Rollovers are generally not available with the other type of tax-advantaged health plan, Flexible Spending Accounts (FSAs). FSAs must be used within a year and have a grace period of several months. In other words, you could theoretically save your HSA contributions to use at or in retirement.

If you aren’t eligible for an HSA, consider an FSA if your employer offers one. Like HSAs, contributions are taken out pretax, for tax savings. You can save as much as $3,050 in 2023 and $2,850 in 2022.

The money in an FSA must also be used for qualified expenses, which include both medical care and broader expenses, such as child care. Note, though, that you may lose the money if it is not used within the year and grace period. Employers may also choose to let employees roll over $610 in 2023 for one year past the year of savings, but they cannot give you a grace period if they choose this option. FSA funds are not rollable indefinitely as HSAs are.

3. Donate to charity

If you itemize deductions, you may be able to lower your tax burden by donating to charities. Note that the recipient must be a qualified 501(c)(3) organization.

For both 2022 and 2023, you can contribute up to 60 percent of your adjusted gross income (AGI) annually in cash. You may also contribute assets with a short-term capital gain of up to 60 percent of your income. If you contribute assets with a long-term capital gain, the assets can equal 30 percent of your AGI.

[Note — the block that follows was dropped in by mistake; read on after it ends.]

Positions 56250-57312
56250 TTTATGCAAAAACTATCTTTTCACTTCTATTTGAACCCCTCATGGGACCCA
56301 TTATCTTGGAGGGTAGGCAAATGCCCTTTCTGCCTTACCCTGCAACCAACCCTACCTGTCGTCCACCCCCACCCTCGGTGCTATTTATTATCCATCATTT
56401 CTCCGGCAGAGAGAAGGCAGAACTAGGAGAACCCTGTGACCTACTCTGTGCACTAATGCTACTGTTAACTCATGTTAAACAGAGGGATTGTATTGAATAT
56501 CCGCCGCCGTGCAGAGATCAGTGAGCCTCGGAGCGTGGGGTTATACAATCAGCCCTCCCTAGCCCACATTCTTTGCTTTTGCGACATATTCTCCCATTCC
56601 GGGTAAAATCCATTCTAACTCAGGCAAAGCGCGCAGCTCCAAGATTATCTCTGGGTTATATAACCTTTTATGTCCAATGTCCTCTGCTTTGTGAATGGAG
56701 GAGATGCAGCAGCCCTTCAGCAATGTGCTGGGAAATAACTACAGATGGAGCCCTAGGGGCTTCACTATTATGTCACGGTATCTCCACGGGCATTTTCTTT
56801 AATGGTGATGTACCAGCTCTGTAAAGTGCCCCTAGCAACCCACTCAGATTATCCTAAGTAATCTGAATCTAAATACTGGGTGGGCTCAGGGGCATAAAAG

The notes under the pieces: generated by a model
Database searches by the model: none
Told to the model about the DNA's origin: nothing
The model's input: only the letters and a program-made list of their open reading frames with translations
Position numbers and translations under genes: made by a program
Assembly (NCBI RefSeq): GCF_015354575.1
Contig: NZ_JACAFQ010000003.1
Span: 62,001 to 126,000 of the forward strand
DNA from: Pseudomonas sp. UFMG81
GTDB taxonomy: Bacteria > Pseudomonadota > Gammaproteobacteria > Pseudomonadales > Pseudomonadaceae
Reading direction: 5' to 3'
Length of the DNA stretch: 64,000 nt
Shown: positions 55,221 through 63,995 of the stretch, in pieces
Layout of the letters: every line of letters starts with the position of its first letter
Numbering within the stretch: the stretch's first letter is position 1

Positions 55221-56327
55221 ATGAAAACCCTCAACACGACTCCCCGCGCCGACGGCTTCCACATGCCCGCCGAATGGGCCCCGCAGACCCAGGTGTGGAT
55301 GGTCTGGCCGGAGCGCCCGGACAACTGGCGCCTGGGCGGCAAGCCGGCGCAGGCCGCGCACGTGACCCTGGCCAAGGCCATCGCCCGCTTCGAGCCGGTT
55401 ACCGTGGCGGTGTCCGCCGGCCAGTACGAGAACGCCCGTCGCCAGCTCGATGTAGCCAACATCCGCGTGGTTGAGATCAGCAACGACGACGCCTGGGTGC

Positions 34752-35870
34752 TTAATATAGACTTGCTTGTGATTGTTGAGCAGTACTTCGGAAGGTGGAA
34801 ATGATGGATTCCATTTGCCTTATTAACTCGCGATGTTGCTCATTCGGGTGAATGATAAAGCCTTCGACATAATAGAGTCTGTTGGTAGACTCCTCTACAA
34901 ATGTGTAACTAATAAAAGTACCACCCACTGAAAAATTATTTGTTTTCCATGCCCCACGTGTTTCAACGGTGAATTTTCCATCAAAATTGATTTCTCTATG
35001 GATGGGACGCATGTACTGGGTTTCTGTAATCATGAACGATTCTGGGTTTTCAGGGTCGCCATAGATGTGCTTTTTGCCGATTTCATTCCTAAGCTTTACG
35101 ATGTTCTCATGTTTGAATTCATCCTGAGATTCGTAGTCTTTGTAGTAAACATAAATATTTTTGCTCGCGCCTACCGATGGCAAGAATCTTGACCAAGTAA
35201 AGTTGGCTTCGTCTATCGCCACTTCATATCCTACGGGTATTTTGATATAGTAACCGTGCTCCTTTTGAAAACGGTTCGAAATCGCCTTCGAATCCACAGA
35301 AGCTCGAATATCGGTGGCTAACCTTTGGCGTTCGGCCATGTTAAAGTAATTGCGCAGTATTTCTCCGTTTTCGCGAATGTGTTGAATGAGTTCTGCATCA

If you own stocks that have appreciated substantially, you may be able to avoid capital gains tax by donating the stocks to charity. The amount of the deduction will be the fair market value of your shares at the time you contribute them.

Consult a Marin County Financial Planner for Tax Strategies

These three tax strategies may lower your tax burden. But, of course, there are many other strategies to optimize your taxes. Taxation is complex and subject to frequent changes in rules and regulations. The financial professionals at Fairview Capital will work closely with your CPA (Certified Public Accountant) to create a wealth management plan optimized to your individual needs.

At Fairview Capital, we believe that comprehensive wealth management is about our clients and their loved ones. It’s about serving their needs for today as well as tomorrow. And it’s about planning for future generations and philanthropic aspirations. Contact us today for more information.

The information contained in this communication is provided for general purposes only, and was prepared in reliance on independent, third-party sources that Fairview Capital Investment Management, LLC (“Fairview Capital”), an SEC-registered investment adviser, believes are reliable. Nevertheless, Fairview Capital does not guarantee its accuracy or timeliness of any information provided herein. The information reflects subjective judgments, assumptions and Fairview Capital’s opinion on the date made and may change without notice; Fairview Capital is not obligated to update this information. Nothing in this communication should be construed as investment or tax advice, a solicitation, offer, or recommendation, to buy or sell any security. Investment management services are offered only pursuant to a written investment management agreement, which investors are urged to carefully read and consider in determining whether such agreement is suitable for their individual needs and circumstances. The information in this communication should not be construed as an endorsement, recommendation or sponsorship of any company or security. If this post mentions a specific investment or security, we or our affiliates may have a position in that security (either long or short), and we may profit from a price change in that security.